The outlook for the oil market is grim. Shares in the biggest oil companies trading in the FTSE, like Royal Dutch and BP, have accumulated losses of between 20% and 40% for the period running since July of last year until today. In less than a year, oil prices retreated 60% and these companies couldn’t avoid the downturn. Smaller companies face an even darker outlook, as share price declines surpass 80% in many cases. Companies operating in the shale oil revolution have been decimated and many won’t be around by the middle of next year.


But if OPEC has in the past helped to boost a number of energy alternatives and to drive gains in user-efficiency (via higher oil prices), they are now contributing to the development of improved technology in the supply side, as the low price is a great incentive for the remaining companies to increase cost efficiency. A low price will certainly drive many companies towards bankruptcy, but will also allow for the surviving companies to become highly efficient. Oil projects in remote areas or regions with high risks (being economic, political, or of any other type) will be delayed indefinitely, but part of the shale industry in more productive areas will remain. That industry has effectively placed a cap on oil prices. OPEC won’t be able to drive prices above a certain level, because many companies would enter the market again and force prices down.

The strategy followed by Saudi Arabia has severe shortcomings. This is no longer about the shale oil industry but also about OPEC members. The high production strategy is crippling growth, leading to capital outflows and increasing budget deficits in all OPEC members. Venezuela and Angola are heading towards complete economic and social chaos, with growth spiralling down and oil income not enough to finance government spending.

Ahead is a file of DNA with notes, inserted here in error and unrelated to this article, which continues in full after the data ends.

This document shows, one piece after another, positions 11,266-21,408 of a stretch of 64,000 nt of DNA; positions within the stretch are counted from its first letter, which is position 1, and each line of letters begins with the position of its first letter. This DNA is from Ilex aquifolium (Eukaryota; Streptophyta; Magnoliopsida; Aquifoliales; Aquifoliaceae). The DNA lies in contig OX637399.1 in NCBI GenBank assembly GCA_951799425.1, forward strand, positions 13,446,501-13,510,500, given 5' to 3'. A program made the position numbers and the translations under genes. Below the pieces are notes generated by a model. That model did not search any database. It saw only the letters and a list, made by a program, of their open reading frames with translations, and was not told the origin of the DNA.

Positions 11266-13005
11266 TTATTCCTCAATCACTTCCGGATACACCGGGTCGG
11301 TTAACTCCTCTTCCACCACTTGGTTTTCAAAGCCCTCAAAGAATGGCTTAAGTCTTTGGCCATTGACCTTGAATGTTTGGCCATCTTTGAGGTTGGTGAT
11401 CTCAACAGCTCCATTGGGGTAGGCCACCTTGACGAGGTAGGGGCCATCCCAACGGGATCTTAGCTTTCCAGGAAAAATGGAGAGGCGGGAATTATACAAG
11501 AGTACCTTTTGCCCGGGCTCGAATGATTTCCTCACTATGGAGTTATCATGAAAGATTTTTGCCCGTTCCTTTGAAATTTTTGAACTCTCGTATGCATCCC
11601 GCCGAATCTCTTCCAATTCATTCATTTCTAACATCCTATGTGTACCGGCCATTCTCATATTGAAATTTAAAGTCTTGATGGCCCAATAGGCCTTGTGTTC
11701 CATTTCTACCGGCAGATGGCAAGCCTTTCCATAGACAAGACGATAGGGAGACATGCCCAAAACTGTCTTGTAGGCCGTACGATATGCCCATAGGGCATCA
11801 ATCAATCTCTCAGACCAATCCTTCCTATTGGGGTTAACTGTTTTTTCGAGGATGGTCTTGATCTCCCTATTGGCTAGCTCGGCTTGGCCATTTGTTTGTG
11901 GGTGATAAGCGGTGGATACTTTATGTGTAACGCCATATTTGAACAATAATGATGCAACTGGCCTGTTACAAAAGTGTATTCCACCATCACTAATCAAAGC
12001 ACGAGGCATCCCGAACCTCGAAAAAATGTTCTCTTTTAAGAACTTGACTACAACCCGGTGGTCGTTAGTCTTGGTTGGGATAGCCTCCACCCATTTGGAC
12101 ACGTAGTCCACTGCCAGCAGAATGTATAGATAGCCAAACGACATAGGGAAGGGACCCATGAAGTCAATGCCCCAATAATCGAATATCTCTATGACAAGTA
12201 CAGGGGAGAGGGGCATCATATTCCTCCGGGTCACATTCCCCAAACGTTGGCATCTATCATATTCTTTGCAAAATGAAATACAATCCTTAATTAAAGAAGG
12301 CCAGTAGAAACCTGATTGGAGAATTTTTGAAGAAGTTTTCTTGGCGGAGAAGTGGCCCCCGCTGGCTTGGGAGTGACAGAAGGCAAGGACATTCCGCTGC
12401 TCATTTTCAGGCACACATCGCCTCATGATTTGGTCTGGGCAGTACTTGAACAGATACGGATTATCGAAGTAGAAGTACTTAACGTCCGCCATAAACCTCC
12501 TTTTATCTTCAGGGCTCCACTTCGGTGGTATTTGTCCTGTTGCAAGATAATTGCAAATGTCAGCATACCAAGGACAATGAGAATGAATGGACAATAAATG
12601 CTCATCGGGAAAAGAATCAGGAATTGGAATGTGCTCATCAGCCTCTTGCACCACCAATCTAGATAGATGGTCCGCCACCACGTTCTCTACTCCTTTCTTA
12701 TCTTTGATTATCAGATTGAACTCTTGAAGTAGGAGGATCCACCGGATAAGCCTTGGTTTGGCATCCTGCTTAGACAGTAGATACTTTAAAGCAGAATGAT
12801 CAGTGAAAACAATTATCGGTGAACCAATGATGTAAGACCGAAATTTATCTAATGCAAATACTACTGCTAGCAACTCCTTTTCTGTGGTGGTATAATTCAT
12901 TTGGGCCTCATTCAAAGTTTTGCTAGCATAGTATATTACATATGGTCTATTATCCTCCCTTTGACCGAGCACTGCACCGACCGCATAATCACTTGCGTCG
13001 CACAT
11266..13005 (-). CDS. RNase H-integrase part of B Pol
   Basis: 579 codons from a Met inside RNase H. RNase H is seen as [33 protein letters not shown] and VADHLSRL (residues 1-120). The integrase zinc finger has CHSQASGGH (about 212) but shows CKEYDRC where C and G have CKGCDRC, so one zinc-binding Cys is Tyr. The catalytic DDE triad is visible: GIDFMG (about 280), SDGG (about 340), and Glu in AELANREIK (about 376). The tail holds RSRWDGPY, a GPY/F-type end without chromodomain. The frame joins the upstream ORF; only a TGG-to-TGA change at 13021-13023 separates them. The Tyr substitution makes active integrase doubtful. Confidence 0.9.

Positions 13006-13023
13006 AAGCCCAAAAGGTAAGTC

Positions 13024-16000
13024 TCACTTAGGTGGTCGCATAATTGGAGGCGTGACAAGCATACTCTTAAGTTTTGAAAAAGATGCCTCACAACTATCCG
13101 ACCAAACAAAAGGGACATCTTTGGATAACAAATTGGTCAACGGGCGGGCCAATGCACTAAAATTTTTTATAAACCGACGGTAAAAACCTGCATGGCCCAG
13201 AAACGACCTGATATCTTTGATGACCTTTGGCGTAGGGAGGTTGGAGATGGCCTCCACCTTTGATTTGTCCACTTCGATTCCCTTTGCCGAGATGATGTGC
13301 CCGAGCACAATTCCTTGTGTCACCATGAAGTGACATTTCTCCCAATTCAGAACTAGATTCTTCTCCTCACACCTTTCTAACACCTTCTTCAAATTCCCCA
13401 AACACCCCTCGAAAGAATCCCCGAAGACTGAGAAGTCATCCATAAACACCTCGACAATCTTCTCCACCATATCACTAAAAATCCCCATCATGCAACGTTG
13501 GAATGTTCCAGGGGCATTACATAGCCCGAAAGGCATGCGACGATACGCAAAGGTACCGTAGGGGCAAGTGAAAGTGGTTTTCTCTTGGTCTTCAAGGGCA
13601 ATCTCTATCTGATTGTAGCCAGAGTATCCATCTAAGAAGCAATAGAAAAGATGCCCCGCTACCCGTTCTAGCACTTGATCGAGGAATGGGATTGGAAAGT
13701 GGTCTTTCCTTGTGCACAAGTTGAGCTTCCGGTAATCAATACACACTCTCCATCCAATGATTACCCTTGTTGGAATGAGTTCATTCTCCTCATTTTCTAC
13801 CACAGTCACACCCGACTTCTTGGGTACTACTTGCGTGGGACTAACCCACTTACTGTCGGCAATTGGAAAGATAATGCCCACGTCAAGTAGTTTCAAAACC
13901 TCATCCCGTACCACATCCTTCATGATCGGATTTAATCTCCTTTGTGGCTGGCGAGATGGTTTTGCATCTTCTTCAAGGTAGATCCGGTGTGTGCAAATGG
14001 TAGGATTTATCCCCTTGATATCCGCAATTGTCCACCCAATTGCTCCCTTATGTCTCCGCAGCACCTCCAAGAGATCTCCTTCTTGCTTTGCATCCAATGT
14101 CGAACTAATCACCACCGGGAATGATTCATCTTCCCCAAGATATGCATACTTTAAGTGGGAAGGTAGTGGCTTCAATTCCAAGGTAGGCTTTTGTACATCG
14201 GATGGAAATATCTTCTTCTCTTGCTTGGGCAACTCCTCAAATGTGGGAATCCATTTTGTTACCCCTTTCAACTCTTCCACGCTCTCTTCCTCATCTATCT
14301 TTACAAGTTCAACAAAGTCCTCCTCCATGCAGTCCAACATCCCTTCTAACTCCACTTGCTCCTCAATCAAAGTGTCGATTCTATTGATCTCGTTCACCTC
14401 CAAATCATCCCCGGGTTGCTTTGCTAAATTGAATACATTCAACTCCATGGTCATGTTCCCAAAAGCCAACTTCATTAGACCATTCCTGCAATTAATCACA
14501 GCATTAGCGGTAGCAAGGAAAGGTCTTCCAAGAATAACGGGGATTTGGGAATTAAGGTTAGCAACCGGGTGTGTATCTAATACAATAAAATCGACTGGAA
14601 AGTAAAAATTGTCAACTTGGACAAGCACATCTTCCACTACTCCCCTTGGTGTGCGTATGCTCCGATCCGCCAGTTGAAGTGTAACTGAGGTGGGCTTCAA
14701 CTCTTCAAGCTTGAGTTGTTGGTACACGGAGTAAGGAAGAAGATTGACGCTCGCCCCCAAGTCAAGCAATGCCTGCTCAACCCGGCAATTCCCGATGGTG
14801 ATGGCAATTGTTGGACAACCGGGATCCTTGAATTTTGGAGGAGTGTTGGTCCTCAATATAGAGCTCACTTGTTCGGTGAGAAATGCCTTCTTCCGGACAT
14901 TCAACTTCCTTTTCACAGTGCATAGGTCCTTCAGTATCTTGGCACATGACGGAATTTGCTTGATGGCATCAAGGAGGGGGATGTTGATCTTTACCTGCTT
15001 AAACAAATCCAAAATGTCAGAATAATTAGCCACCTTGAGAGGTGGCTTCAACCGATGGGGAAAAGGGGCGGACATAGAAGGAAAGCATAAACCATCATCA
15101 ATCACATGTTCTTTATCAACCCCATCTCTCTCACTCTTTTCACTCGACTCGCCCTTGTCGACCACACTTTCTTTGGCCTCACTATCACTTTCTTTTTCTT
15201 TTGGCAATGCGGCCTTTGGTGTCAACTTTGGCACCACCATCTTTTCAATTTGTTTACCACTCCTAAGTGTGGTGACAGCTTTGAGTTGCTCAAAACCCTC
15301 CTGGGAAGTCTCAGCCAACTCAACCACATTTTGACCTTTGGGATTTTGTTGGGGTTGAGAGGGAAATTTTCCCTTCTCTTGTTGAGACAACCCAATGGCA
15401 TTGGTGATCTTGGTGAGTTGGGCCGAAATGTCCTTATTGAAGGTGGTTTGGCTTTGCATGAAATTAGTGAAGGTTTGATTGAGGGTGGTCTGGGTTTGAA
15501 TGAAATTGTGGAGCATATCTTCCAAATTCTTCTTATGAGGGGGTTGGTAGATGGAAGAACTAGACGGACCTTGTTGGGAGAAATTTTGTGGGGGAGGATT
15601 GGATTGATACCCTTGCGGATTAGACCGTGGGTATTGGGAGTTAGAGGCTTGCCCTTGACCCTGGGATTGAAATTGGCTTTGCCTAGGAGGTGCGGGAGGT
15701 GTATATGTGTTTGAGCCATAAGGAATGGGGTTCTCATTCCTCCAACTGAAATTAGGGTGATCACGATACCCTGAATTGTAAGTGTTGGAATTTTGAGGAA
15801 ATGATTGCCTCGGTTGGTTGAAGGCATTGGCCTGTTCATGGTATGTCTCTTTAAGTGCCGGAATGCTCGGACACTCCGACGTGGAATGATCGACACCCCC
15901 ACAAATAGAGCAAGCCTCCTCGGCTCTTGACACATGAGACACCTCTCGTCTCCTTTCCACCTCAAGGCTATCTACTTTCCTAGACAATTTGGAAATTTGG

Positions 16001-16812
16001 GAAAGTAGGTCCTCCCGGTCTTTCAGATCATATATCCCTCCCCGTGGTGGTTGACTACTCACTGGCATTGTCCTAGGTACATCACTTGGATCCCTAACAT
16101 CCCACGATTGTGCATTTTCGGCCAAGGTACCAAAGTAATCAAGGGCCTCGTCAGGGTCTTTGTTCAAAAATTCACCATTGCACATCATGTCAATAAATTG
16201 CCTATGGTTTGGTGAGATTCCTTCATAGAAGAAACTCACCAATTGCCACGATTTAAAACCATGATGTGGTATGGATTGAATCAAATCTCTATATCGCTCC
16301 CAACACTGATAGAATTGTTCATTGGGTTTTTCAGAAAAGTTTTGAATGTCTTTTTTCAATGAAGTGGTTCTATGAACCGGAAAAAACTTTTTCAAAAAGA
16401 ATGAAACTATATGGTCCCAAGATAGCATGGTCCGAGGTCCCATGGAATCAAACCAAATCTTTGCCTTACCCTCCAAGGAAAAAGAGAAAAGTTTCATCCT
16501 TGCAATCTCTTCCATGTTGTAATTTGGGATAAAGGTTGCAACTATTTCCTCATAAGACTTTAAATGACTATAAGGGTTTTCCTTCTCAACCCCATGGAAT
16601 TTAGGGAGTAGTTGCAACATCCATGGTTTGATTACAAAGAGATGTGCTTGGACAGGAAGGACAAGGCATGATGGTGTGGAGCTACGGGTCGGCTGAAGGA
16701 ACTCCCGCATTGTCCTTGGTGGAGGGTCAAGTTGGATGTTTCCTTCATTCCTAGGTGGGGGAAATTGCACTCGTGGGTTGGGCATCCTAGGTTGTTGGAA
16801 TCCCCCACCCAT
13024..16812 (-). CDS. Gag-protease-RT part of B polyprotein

At the beginning of the year, one US dollar could buy 100 Angolan kwanzas. Currently the exchange rate stands at 1 to 135, as a result of declining oil prices. But the official rate doesn’t even reflect the observed reality in which people aren’t able to get US dollars from banks, and instead are forced to exchange them on the streets at a rate of 1 to 270. Many construction companies are already shutting down their business in the country, as the government is delaying payments.

Angola and Venezuela are the weakest links in the OPEC group and are thus expected to be the first to experience a deterioration in their financial positions following oil price declines. But they won’t be alone in the medium term. Take the Saudi Arabia case, for example. The country had a debt-to-GDP ratio of less than 2% at the end of 2014 and foreign reserves of around $738 billion (at today’s exchange rate). In a country where people don’t even have any experience of taxes, there seems to be a lot of margin to drive all others bankrupt before feeling the heat. Nevertheless, the country lost $90 billion in foreign reserves in the year to October. If this pace is maintained, the country will run into trouble in a matter of just a few years. From a balanced budget the country is going to hit a deficit of near 20% this year and another 20% next year (as predicted by the IMF). Oil-producing countries in the Gulf are already tapping money from their sovereign wealth funds to keep afloat.

OPEC long ago shot itself in the foot and will never recover from the damage. While Saudi Arabia tries hard to bust everyone, let’s enjoy the lower oil prices as consumers. As investors, it may be time to look for something sweeter than oil like cocoa and wait for the market to stabilise, as price declines aren’t over yet. In the meantime, any play in the market should be in larger caps, as many of the smaller caps just don’t have the financial firepower to survive this market in the meantime.